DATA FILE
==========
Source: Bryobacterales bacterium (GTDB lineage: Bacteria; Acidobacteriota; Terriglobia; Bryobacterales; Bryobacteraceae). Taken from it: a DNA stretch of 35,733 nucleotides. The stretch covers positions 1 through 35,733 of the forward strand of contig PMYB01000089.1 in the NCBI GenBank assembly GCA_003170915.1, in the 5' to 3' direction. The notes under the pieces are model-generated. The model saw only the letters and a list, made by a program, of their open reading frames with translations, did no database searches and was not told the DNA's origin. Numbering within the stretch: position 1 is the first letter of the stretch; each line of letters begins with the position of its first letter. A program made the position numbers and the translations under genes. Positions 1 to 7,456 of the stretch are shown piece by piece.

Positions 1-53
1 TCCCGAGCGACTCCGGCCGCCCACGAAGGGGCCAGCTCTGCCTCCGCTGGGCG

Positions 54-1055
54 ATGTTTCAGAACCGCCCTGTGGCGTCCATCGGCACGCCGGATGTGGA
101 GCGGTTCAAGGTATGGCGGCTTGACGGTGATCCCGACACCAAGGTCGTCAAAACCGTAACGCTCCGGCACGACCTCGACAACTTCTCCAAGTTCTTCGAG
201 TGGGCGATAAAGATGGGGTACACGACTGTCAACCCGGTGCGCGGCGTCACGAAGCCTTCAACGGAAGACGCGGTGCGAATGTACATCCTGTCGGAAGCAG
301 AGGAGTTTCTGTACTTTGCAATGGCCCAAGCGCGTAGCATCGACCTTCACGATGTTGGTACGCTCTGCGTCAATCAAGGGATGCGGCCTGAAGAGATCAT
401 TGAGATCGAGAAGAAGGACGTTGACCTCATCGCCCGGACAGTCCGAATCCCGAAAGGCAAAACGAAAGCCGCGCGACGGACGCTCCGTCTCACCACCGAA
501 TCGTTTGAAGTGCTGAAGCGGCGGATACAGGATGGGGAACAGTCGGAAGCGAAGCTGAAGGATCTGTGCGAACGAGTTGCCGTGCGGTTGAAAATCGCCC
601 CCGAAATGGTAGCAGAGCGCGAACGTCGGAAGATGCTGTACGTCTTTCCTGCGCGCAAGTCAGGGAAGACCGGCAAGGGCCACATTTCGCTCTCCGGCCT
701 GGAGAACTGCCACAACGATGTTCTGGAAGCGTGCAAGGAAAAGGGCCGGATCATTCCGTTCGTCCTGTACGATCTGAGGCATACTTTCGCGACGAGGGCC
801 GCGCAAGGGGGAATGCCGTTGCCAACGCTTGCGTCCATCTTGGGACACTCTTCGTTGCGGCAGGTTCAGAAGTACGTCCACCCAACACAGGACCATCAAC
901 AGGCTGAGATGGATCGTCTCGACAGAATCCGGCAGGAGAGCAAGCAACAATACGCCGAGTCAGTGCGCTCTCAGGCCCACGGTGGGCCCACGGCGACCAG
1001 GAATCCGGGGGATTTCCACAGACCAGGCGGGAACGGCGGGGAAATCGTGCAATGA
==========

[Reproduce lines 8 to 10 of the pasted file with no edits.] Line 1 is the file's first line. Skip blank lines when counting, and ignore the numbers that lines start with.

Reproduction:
301 AGGAGTTTCTGTACTTTGCAATGGCCCAAGCGCGTAGCATCGACCTTCACGATGTTGGTACGCTCTGCGTCAATCAAGGGATGCGGCCTGAAGAGATCAT
401 TGAGATCGAGAAGAAGGACGTTGACCTCATCGCCCGGACAGTCCGAATCCCGAAAGGCAAAACGAAAGCCGCGCGACGGACGCTCCGTCTCACCACCGAA
501 TCGTTTGAAGTGCTGAAGCGGCGGATACAGGATGGGGAACAGTCGGAAGCGAAGCTGAAGGATCTGTGCGAACGAGTTGCCGTGCGGTTGAAAATCGCCC